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The Pathfinder

Since I got started tellin’ a little of the early Ellsworth County history I figure I might as well keep going. There’s plenty to tell. We’ve gone way back to the earliest villages and worked our way up through Coronado and Bourgmont. Each of these Europeans “discovered” the people that were already living here. With the purchase of Louisiana by the United States a whole new era of exploration was set in motion. 
Lewis and Clark’s expedition in 1804 did not come anywhere near these central plains, but their mission spelled the end for the ancient culture of the Native American on the plains. Soon, that European culture would not just influence as the Spanish and French had done, but would take great strides to alter the course of history over this great sea of grass.  
Others would follow Lewis & Clark. Pike made a grand foray over the plains reporting his findings of the Great American Desert. “The Pathfinder”, John C. Fremont found an exciting land that yielded flora and fauna for his research. As he traveled toward home on his 1844 expedition he followed the Smoky Hill River undoubtedly marching along the primeval Native American footpath that became known as the Smoky Hill Trail. By this time Indians were well aware of the Europeans, but still knew little of their culture and the immeasurable number of people that were waiting to cover the land.  
A inquisitive group of Indians followed along behind Fremont’s expedition as they traveled through the central plains. A short few miles after leaving the Smoky Hill River the expedition came upon a hill standing as a solitary sentinel along the trail. Approaching the hill Fremont could see that the western slope leveled off in a way suggesting a platform or stage on which he could address these curious tribesmen. With an air of spectacle and ceremony Fremont had the Indians brought forth so that he could address them from the zenith of his “stage”. There, “The Pathfinder” addressed this “subjects” about the Great Father in Washington. He described the greatness of the European culture that was about to be bestowed upon them and introduced the concept of Christianity. I like to call it Fremont’s Sermon On The Mount. For a naïve and ancient society the end was near.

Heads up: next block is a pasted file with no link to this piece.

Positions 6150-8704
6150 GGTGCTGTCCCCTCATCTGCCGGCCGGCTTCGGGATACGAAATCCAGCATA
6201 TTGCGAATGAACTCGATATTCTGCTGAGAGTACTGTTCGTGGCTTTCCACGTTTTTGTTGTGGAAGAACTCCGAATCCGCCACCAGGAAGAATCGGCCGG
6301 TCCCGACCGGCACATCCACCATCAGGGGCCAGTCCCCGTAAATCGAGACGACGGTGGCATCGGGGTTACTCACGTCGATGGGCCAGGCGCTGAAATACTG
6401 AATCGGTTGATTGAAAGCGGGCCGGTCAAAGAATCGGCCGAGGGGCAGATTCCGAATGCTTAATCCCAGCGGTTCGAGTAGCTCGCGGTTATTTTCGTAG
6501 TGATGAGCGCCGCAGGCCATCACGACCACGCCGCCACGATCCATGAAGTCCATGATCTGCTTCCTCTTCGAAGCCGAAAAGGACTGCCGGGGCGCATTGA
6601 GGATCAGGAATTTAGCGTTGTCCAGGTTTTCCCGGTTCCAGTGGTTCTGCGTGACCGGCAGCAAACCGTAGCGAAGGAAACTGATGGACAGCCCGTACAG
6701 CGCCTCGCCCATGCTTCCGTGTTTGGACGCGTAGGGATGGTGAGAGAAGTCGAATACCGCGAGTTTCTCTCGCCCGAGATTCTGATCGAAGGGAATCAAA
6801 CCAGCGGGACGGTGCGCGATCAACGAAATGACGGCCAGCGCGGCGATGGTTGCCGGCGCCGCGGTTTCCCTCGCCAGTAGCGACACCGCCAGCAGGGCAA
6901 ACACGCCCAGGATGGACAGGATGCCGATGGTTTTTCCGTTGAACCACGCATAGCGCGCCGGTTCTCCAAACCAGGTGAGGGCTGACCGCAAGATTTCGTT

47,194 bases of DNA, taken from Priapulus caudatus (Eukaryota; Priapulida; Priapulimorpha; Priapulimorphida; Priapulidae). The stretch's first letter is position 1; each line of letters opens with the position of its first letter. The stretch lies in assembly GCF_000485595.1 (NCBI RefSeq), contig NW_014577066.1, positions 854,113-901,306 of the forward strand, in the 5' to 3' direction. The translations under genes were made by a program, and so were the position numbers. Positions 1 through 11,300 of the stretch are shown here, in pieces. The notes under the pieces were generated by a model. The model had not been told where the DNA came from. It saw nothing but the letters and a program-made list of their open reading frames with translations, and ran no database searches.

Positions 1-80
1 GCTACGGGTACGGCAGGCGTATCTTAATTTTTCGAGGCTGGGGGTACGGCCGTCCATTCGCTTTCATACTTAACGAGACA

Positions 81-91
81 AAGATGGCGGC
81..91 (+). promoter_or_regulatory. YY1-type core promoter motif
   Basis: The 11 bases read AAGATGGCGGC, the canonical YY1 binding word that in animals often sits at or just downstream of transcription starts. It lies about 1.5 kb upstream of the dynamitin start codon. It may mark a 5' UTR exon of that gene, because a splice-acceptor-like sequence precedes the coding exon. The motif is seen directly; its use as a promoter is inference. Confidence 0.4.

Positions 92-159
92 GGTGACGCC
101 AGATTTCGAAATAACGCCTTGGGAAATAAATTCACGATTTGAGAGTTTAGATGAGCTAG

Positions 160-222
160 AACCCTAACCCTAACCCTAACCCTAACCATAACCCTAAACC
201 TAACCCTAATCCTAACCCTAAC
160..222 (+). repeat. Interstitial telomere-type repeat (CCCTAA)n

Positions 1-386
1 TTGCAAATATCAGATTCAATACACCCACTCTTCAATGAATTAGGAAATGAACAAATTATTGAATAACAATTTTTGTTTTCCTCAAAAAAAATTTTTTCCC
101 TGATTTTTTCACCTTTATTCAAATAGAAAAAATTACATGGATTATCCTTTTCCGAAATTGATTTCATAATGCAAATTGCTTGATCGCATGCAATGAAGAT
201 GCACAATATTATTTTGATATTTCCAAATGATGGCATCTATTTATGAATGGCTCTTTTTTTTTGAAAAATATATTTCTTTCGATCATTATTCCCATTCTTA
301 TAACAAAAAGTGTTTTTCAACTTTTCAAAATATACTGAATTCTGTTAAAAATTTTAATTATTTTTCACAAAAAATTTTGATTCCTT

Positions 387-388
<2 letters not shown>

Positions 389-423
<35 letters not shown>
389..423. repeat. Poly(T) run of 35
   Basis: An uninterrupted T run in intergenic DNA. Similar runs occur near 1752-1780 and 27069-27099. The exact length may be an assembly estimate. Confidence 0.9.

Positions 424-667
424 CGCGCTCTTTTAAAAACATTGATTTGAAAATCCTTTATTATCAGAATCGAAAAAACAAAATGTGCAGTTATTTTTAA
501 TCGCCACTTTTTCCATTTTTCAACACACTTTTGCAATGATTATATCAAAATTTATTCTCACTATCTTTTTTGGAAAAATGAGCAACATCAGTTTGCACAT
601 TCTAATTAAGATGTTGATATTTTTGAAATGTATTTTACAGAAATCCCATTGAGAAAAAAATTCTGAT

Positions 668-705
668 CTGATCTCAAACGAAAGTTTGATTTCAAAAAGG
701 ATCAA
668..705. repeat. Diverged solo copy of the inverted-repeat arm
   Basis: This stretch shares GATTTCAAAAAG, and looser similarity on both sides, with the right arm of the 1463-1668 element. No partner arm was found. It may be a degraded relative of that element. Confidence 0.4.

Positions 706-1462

Fremont’s Hill is stop #17 of the Kanopolis Lake Legacy Trail Self-Guided Auto Tour. You can view the brochure at 
So Long, 
The Cowboy 


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